These top six sales support items manufacturers representatives should expect from the manufacturers, distributors or sales managers whose products or services are on their line cards. Missing any one of these critical elements can seriously impact either sales or the rep’s sales relationship with the company …or both.
» Training – Principals must train the independent sales rep on products and/or services. Principals may pay or split expenses with the manufacturers rep for training tools, courses (if they are necessary), and travel (if the independent rep is expected to visit the principal’s office or manufacturing facilities).
“The BIGGEST factor in an independent sales rep’s failure is their lack of product knowledge. If a sales rep is not comfortable selling a product, they WON’T.”
» Initial Travel Period – For the first few months, it is suggested that the principal make a person available to travel with the sales rep to make initial sales presentations. This gives the rep time to understand and get a feel for the sort of questions that customers ask, problems, what sorts of things to look for, what the sales cycle looks like, and so on.
» Sales and Order Tracking – Sales reps do not work under the same roof as the principal, and they are paid commission only. Because revenue is not guaranteed, it is vital for the independent rep’s business to receive information such as:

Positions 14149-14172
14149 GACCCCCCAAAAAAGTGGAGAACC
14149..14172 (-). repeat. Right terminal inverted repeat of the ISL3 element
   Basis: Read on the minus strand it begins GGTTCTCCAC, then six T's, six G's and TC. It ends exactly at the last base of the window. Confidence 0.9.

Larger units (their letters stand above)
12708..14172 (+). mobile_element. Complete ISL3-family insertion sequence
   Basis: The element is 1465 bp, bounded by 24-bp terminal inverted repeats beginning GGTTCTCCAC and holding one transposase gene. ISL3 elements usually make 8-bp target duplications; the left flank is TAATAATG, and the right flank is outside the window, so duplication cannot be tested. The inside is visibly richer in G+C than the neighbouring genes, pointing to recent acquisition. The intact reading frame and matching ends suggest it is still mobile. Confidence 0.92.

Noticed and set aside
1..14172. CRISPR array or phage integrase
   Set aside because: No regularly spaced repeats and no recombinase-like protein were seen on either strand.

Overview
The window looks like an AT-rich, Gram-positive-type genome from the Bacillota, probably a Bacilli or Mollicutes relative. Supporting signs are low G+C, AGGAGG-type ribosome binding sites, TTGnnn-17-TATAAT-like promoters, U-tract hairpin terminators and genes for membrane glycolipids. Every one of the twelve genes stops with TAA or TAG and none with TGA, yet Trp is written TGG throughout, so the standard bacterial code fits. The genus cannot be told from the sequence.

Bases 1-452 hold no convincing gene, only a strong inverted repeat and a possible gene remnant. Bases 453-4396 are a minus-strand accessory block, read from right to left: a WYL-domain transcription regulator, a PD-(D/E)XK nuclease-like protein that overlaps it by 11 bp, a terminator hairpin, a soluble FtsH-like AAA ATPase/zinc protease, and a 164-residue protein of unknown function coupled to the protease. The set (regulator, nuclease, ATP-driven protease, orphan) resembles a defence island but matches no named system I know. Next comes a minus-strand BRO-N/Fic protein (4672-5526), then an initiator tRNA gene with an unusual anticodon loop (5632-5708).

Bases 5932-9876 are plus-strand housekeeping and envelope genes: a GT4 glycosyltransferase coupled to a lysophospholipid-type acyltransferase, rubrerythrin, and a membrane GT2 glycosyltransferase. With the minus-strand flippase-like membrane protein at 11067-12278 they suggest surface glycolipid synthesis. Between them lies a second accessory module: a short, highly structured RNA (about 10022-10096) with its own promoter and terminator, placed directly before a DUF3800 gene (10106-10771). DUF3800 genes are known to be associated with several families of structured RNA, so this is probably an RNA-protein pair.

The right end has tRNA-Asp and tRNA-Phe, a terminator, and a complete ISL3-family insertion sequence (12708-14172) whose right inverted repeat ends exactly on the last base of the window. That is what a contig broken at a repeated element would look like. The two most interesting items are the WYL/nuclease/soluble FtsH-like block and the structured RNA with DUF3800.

- Copy of quotations and price lists
- Pending orders
- Order status
- Shipping notifications
- Copies of invoices
- Commission schedules
- Copies of literature sent with Products
- IMPORTANT: The most common way to lose a rep is poor communication.
» Timely Follow Up – When independent manufacturers representatives bring in quotation requests, the principal needs to turn them around as soon as possible! Likewise, if there are problems in the field, principals should offer support to the sales rep, as well as their customers.
» Customer List –The principal must supply the sales rep with an installation or a user list of their lines or services within the independent rep’s territory. This is a great way to help the rep build a customer base, as well as to understand the principal’s products. This can greatly assist the principal, as it can open up previously unseen sales opportunities.
» Supply Marketing Material – Principals need to supply independent reps with the promotional material needed to sell that particular product or service. Common marketing materials include brochures, samples, catalogs, but may require training videos or manuals for more complex sales.